“Worked out well for her. She’s with my best friend and they’re both really happy,” he said, calmly. He then smiled, sadly. “Doesn’t mean it doesn’t hurt sometimes.”
When the plane landed on Skybase, it was organised chaos, as everyone hurried to get off the plane. Conrad must have lifted her bag down, because it was sitting on the seat next to her, but he must have gone ahead of her, as she couldn’t see him.
When they left the aircraft, they were separated. The returning Spectrum agents were sent one way for DNA test to confirm identity and check for Mysterons among them, while the new agents were sent another for similar examination and registration before they would be assigned their new duties.
Somehow she missed Conrad.
Jane tried looking for him at meal times and asked the other engineers, but none of them had even heard of a captain called Conrad Lefkon. But most of them were new like her, and a few admitted they had problems knowing the captains by anything other than their colours.
She’d been on Skybase for about a week, and she was eating in the canteen when a voice came over her shoulder: “I haven’t seen you here before.”
She glanced up to see a man dressed in pink body armour gazing down at her.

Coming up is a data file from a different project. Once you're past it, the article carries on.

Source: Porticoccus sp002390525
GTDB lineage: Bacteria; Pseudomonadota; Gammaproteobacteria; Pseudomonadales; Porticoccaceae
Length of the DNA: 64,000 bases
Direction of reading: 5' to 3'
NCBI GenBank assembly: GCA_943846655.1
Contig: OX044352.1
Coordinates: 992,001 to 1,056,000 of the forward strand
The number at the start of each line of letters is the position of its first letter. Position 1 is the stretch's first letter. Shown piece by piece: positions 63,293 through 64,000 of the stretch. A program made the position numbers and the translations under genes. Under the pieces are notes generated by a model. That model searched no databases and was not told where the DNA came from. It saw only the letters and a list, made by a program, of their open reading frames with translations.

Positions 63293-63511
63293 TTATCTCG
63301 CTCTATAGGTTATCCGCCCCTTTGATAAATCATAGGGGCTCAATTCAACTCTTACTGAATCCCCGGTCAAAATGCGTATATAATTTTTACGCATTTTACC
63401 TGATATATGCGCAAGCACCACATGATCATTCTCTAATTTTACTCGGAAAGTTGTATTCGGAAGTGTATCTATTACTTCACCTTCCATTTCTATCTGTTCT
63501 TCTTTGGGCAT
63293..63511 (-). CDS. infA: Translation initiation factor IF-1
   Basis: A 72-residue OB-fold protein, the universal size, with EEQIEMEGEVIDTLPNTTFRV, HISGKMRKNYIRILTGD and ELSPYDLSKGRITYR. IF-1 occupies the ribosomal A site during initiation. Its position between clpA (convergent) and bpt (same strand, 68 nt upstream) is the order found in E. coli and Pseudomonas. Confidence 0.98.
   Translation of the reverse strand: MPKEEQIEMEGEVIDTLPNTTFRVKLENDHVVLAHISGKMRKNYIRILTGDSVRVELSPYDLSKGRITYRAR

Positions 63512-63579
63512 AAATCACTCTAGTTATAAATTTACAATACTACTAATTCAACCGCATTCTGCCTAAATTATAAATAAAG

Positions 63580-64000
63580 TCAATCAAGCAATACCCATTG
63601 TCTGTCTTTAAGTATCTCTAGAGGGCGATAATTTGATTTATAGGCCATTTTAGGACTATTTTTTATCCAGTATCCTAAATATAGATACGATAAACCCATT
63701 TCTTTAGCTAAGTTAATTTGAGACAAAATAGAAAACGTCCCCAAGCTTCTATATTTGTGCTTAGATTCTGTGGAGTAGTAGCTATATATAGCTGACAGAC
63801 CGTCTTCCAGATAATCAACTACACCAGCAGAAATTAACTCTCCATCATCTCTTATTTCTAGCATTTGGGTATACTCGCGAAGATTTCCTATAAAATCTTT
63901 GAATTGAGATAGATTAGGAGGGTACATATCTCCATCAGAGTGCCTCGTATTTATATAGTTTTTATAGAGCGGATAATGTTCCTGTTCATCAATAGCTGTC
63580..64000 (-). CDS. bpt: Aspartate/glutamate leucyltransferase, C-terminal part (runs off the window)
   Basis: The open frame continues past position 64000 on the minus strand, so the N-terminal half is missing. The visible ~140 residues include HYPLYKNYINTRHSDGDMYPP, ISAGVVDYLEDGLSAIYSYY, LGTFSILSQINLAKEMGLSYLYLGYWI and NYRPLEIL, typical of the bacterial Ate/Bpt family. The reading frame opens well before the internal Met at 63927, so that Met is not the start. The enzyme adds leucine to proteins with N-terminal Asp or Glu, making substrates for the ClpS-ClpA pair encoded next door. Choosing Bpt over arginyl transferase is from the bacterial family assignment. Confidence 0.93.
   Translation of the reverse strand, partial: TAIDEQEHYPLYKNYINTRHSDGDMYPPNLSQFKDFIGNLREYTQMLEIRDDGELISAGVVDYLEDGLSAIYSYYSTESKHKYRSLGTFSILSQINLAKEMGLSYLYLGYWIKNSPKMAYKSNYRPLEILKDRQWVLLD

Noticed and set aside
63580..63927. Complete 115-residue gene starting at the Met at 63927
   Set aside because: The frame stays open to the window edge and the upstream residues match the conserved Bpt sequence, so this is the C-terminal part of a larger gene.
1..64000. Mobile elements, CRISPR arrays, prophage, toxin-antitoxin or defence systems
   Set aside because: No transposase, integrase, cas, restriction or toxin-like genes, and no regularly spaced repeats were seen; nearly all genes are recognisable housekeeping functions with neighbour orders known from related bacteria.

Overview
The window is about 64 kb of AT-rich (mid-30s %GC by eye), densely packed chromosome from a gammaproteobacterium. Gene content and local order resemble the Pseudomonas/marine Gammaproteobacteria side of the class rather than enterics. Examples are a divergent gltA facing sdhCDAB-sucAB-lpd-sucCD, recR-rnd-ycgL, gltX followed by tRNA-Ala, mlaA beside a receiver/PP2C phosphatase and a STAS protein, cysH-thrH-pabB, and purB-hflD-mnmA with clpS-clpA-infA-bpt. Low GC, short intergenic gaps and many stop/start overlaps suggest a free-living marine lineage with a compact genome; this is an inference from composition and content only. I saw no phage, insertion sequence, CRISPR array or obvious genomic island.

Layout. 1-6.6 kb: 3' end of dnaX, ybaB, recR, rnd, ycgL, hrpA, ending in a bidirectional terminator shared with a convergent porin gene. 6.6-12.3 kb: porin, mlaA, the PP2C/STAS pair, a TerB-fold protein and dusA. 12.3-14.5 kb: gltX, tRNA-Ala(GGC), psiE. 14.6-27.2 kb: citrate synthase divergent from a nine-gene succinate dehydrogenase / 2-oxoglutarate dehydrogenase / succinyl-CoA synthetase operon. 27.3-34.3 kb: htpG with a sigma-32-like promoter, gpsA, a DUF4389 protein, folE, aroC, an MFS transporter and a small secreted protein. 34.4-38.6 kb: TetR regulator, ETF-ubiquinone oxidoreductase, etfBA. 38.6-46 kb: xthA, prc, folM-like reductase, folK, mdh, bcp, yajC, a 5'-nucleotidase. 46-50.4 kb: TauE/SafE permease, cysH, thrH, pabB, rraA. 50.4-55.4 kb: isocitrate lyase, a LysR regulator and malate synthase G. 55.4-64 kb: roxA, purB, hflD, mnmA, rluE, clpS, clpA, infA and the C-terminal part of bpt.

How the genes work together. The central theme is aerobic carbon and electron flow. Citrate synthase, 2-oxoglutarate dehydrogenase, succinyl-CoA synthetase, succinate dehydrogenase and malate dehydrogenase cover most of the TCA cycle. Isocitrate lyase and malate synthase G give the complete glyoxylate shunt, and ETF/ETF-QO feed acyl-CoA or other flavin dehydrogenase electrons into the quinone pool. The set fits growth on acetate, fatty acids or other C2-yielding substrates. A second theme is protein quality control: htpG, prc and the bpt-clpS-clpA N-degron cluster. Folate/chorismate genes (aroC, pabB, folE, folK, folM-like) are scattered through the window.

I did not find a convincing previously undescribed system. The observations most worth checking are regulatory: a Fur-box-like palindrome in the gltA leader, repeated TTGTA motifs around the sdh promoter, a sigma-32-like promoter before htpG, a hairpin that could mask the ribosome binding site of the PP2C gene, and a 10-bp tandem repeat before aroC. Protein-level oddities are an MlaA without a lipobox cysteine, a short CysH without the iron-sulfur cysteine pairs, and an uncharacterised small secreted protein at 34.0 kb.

“Do you come here often?”
“Everyday. It’s the only place to eat on Skybase, Captain Magenta.”
Jane watched as he slid down opposite her, clutching at a cup of coffee.
“So you know me.” She could almost see him running though a mental list, trying to figure out where and when he might have met her.
“No. Conrad warned me to watch out for you.”
His face creased. “Conrad?”
“Yes.” She nodded. “Captain Conrad Lefkon.”
The effect of this simple sentence on the man was incredible. The coffee he had just taken a sip from was suddenly all over the table, and he was on his feet.
Magenta didn’t give Jane an opportunity to ask what was wrong. His helmet mic was down and he was yelling into it: “This is Captain Magenta. I need security in the canteen on the double. Spectrum is Red!”
The voices were arguing outside her cell. Jane could hear what they were saying, but it didn’t make any more sense than the rest of the day had done.
After they arrived at the canteen, the security guards had brought her here. Blood had been taken, then she had been... interrogated, she supposed. They wanted to know about Conrad, about where she’d met him, what they’d talked about, what he’d told her.
It was strange. If Conrad was a Spectrum captain, why was everyone acting like this?
The doors opened, and female captain in yellow body armour walked in.
“Get up,” she said, her voice icy.
“I don’t understand.”